A DUI can affect your ability to apply for Canadian permanent residency. If you have a DUI, you are inadmissible to Canada for at least 10 years. However, you may be able to apply for permanent residency after resolving your inadmissibility to Canada.

Permanent Residents are immigrants who are approved to live and work in Canada on a permanent basis. They can work for any employer, live in any province and access subsidized medicare. The only rights they don’t have are the rights to vote, and they could be deported based on a criminal offence. Becoming a permanent resident is a path to citizenship for many.

If you have a DUI in Canada

If your DUI occurred in Canada, you will need to wait five years to have it sealed through a Canadian Record Suspension. A Canadian Record Suspension is available to anyone convicted in Canada, including foreigners. However, you will need to pay off any fines and complete all aspects of the sentence. Once this is done, you are eligible to apply after five years. If your DUI was considered indictable, you will need to wait 10 years from the completion of the sentence.

Once your record is sealed, it will not appear on the criminal record check for your application.

If you are a permanent resident who plans to apply for citizenship, you should take action to remove your criminal record as soon as you are eligible.

Applying for Canadian permanent residency from outside the country

If you were convicted outside of Canada, you will need to apply for Criminal Rehabilitation if it has been less than 10 years. Criminal Rehabilitation is a permanent waiver of inadmissibility. However, it won’t seal your record, so it is possible that the immigration officials may consider it when determining your application. It is important to put together an application that is compelling in all other aspects, such as work experience, education, language and adaptability.

Criminal Rehabilitation is available five years after the completion of the sentence. After 10 years, you may be deemed rehabilitated, which means you are no longer barred from Canada. You may need to show proof that you completed your sentence.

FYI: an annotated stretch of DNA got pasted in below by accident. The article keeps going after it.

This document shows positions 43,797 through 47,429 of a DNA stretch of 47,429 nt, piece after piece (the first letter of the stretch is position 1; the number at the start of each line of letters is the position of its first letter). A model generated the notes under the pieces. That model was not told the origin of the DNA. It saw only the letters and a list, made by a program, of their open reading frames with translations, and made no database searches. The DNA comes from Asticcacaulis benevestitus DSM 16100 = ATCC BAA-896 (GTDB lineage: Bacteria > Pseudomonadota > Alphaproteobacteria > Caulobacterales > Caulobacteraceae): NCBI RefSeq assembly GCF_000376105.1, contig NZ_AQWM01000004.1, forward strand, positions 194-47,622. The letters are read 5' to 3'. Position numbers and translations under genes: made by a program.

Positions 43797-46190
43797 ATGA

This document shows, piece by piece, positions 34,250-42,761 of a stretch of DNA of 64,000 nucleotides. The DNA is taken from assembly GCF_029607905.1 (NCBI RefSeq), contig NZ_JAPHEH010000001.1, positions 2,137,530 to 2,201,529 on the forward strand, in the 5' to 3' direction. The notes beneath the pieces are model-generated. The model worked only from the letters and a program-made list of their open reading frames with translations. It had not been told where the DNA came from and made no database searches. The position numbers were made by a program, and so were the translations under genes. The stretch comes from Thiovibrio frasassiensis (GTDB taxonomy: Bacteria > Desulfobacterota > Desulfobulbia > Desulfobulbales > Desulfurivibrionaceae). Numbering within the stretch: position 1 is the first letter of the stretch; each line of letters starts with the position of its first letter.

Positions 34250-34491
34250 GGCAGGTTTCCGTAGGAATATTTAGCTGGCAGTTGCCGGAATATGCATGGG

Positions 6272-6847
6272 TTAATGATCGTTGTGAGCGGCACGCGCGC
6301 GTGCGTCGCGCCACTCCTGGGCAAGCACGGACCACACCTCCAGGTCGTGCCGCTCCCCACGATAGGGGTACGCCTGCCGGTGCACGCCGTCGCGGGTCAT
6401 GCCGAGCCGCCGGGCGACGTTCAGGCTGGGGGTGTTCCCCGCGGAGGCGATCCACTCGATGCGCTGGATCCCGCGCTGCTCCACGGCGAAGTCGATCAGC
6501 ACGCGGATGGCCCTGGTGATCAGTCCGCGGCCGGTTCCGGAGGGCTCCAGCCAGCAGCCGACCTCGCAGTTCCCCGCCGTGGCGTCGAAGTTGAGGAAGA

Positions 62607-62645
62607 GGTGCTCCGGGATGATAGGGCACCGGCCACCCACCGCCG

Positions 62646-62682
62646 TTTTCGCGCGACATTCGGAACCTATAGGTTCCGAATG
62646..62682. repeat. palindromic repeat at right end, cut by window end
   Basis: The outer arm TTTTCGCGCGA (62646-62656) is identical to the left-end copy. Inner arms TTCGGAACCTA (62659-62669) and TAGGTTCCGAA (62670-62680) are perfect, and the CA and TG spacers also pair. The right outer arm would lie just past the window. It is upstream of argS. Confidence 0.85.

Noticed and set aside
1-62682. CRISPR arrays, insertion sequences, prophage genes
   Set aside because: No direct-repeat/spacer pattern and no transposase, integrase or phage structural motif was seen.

Temporary Resident Permit

Although a Temporary Resident Permit cannot help you with permanent residency, you may need to apply for a TRP to remain in or enter Canada while the Criminal Rehabilitation application is being assessed.

Bill C-46

Under Bill C-46, the maximum sentence for impaired driving has been increased to 10 years meaning that impaired driving is serious criminality. Once this bill comes into effect, fees for Criminal Rehabilitation will increase to $1,000 and deemed rehabilitation for DUI will no longer be available. The new rules come into effect on Dec. 21, 2018.

In addition, a permanent resident convicted of DUI will face deportation proceedings regardless of the length of the sentence. Outside of Canada, a conviction is not necessary to commence deportation proceedings. You can be deported if charged with DUI in a foreign country. If you have a DUI on your record, you should act now to clear it either through a Canadian pardon or Criminal Rehabilitation. As well, there will be no appeal process if a sponsorship application is denied based on a DUI.

Ahmed Hussen, Canada’s Minister of Immigration, Refugees and Citizenship Canada, said his department would look at the impacts of these changes on immigration, however, no mitigation is planned at this time.

Contact us today to get started on sealing your record or overcoming inadmissibility to Canada at 1-866-972-7366.